One Step Closer (book)

This is a review of the book One Step Closer: Why U2 matters to those seeking God by Christian Scharen.

Yet another in the long line of religious books about U2. At some point you have to ask yourself if there is a point in you writing a book about U2 and their religion. But if you go down that road, then you have to ask yourself why you’re writing a daily blog about U2, and we don’t want anyone asking that.

But the point is that if you do write something, you have to write it with a hook. There really needs to be something to distinguish your book from all the others, to make people pick it off the shelf in the bookstore rather than any of those others. And of course when I say bookshelf I mean the screen looking at amazon.com, because there are no bookstores anymore, sadly enough. Hmm, seems like today is a day for digressing.

In previous reviews I’ve even made the point that a book needs to stand out, that if it doesn’t then it’s going to go nowhere. And that’s what I think about One Step Closer, that it follows the same patterns as the other books, picks out many of the same themes (hey, did you know that 40 comes straight from Psalm 40?), and frankly is as interchangeable as many of the others. Now I’m sure the author of this book, and all the others like it, write from the heart, write what they think, and write what they know about U2 and religion. But for the core fan of the band, it’s nothing we haven’t heard before. And if I want to hear something over and over, I’m not going to read these books, I’m going to put on some U2 and put it on repeat.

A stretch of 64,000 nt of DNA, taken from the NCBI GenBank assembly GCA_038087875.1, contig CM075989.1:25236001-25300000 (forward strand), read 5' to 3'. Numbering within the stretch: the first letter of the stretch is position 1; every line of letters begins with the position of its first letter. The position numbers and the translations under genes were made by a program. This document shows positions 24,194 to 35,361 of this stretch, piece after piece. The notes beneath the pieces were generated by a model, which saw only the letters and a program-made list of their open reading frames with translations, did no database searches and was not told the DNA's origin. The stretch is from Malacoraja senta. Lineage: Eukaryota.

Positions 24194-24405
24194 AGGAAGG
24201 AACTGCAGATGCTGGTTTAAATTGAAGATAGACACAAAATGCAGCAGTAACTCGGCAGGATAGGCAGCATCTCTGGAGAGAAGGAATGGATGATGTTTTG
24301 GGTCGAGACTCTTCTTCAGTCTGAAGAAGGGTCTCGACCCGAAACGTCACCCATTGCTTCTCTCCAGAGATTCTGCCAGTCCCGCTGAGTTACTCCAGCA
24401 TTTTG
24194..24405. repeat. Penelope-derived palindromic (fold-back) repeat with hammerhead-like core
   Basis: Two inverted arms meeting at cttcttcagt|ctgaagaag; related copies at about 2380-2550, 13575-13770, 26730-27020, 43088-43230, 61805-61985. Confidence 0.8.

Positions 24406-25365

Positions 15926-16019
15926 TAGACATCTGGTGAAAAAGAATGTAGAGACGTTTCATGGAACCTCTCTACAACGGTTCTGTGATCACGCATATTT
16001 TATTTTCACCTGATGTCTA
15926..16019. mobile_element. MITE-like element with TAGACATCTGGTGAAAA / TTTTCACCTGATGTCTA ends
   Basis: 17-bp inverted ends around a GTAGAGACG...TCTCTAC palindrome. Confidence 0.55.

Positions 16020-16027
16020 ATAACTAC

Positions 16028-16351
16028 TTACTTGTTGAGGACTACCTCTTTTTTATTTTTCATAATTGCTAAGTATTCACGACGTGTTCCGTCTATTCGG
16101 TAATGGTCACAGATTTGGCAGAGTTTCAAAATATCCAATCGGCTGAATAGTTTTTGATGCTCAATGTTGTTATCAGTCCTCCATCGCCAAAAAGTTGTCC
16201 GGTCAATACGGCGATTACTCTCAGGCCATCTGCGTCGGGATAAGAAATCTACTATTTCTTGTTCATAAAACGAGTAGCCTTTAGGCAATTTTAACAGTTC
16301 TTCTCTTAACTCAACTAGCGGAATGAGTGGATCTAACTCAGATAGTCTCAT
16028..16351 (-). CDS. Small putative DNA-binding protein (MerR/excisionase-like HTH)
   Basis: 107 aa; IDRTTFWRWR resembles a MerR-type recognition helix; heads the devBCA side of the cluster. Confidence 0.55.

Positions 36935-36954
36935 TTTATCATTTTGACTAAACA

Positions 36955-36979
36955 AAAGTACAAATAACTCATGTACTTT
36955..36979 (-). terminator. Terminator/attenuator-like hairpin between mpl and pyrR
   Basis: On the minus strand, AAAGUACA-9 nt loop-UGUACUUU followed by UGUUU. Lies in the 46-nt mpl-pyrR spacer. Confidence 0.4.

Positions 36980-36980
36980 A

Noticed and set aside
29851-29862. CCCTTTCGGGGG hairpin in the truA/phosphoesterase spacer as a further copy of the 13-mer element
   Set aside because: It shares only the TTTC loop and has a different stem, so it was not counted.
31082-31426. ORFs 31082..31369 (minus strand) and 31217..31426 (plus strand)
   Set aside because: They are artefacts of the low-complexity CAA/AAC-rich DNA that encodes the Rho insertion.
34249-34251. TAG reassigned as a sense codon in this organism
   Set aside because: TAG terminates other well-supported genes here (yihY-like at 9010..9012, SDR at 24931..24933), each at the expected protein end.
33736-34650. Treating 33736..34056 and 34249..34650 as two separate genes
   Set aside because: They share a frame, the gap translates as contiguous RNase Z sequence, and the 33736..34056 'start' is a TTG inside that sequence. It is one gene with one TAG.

I really don’t want to be this harsh with the author of this book, or any of the others. I just don’t see the point of someone writing the same as so many others (not looking in a mirror here). If I could find that book that has a unique hook, I’d love it, just for being different. I got that most with the Walk On book, which focused on U2 and surrounded them with religion, compared to the other books that focus on the religion and tack on U2. But reading what I just wrote, maybe that’s the whole point: I’m interested in U2, the religion part is a sidelight. The books I don’t like are interested in religion, U2 is the sidelight. Have you ever noticed how every single one of these books is written by a pastor or some other sort of religious figure. I suppose that makes sense, because they’re writing about religion.

By the way a month ago I reviewed the song of the same name and gave it a 2 out of 10. I don’t think it’s much of a coincidence to see the score on this one.

My rating for One Step Closer (book) : 2 / 10